Open play

Every Tuesday evening (May to September) members of the public are invited to play croquet on the lawn from 5 p.m. to 8 p.m. at no charge. The necessary equipment is provided by the Club, together with instruction in golf croquet, the simplest form of the game. Players are required to wear flat soled shoes which will not damage the lawns.

Club Play

Croquet playing members of WPLBC play all 3 of the main forms of the 6 wicket game. 

Each form of the game uses the same court and hoop layout. There are 6 wickets, laid roughly out in a box, with the stake in the center.  The wickets are just a small amount wider than the balls, making scoring a wicket more of a precision effort.  But the flat, smooth, fast greens make reliable and precise shots easier.

The 3 main forms of the game are:

  1. Golf croquet.
    This is a fast moving game which is a series of contests to be the first to score a given hoop.  Each turn is a single shot, making it fast paced and easy game to start to learn.
  2. Association rules croquet.
    This game is the international version of croquet where you earn extra shots for each wicket and for “roqueting” or hitting another ball.  Because of our proximity to Canada, this version is popular at the club.
  3. American rules croquet.
    This game is similar in spirit to “backyard croquet” as played in the United States.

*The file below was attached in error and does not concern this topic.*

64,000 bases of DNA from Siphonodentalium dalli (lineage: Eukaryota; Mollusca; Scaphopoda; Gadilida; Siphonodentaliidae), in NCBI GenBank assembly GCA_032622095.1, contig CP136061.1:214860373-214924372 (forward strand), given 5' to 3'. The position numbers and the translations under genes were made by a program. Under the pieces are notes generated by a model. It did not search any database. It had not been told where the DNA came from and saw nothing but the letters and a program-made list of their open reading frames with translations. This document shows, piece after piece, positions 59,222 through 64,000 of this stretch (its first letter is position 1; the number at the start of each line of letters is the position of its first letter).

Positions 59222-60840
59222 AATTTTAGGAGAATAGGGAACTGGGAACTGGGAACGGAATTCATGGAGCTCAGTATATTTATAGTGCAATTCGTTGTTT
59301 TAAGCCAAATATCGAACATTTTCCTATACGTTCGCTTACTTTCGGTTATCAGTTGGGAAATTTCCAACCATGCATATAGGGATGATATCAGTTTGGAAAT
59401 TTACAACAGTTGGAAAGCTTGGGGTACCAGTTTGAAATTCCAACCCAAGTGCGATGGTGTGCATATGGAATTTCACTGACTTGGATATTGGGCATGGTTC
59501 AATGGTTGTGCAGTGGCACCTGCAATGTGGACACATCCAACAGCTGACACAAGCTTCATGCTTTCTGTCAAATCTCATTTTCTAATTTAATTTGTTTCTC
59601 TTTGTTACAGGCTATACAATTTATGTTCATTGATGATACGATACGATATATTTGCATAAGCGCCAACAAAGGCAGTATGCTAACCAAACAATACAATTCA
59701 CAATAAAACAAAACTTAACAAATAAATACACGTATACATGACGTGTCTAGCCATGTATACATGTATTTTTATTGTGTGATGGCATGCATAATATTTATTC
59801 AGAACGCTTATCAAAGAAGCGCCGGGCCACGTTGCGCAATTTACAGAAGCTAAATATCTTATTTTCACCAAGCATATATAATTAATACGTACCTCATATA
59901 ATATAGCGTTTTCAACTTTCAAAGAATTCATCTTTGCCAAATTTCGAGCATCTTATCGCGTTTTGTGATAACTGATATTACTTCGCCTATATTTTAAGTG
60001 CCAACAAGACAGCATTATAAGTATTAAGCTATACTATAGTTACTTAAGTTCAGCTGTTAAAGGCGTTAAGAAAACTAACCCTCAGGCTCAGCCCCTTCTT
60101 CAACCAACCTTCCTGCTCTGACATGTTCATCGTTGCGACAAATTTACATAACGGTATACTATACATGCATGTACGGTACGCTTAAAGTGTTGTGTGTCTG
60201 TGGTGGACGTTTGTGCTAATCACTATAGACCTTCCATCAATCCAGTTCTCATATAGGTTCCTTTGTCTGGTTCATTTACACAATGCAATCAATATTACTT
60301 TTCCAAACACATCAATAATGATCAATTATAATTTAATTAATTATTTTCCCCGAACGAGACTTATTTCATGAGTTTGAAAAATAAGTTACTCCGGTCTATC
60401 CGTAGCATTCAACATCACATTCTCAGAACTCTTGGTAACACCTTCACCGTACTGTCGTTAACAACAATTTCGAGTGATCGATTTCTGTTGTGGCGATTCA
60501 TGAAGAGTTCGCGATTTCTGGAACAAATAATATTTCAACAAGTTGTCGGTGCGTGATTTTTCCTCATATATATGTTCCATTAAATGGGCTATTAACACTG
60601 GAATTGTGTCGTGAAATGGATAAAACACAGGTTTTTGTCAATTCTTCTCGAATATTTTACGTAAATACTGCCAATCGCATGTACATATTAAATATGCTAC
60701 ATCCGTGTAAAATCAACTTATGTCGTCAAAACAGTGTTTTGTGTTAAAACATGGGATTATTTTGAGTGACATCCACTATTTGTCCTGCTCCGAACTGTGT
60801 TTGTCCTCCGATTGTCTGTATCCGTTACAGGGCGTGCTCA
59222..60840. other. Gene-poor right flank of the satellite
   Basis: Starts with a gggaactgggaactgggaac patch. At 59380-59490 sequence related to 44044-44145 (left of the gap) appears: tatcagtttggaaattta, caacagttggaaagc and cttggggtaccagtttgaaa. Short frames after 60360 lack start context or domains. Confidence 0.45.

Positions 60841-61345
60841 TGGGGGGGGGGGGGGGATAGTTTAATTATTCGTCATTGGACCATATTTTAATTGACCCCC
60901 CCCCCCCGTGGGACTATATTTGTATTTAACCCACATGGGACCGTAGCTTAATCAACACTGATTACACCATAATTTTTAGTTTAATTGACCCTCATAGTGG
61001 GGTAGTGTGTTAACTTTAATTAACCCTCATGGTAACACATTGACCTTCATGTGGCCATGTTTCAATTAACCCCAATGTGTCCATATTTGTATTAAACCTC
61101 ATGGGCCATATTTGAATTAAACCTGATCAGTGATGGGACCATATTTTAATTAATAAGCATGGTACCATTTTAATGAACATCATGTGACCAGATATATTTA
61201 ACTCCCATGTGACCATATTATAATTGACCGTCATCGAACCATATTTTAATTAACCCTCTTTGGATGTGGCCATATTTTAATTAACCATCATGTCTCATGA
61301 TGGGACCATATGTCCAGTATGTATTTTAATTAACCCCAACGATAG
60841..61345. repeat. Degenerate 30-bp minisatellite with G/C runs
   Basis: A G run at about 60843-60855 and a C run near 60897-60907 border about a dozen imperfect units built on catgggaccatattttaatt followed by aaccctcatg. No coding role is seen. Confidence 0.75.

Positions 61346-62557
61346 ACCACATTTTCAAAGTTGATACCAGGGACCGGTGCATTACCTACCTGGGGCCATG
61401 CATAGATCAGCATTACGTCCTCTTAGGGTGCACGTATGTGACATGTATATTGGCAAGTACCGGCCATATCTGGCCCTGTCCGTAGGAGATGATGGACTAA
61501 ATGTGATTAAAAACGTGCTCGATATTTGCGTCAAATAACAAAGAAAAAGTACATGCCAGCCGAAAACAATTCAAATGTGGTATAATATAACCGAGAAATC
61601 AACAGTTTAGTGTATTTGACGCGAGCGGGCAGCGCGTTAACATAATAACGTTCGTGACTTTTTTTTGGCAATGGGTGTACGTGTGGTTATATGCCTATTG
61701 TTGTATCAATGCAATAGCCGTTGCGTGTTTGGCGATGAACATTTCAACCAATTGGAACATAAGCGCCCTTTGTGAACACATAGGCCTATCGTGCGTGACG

In golf croquet a player’s turn is always a single shot. Play rotates in a fixed order between the 4 players in the game. This has the advantage that all 4 players are at all times fully engaged in the game.

In a game played under American or Association rules, a player may make a shot which gives a bonus of one or more additional shots. A skillful player may in this way secure a very long turn, known as a “break”. While the break is being run, the other players in the game can do nothing but watch and hope for an error which will end the break.

Tournament play

WPLBC is a member of the United States Croquet Association (USCA). From time to time it has tournaments. Usually a tournament has an entry fee. This pays for the refreshments served and other tournament expenses. A tournament may be:

  1. A club tournament, open to any member of the Club.
  2. An open tournament, open to any croquet player.
  3. A USCA sanctioned tournament, open to any croquet player who is a member of the USCA. (The club’s USCA membership does not give every croquet-playing member of WPLBC automatic membership in the USCA.)

When playing in a tournament, a croquet player is expected to follow the tradition of the game and to wear white clothing. This dress code is strictly enforced at the National Croquet Center in West Palm Beach, Florida. In the Northwest (British Columbia, Washington and Oregon) observance is more lax!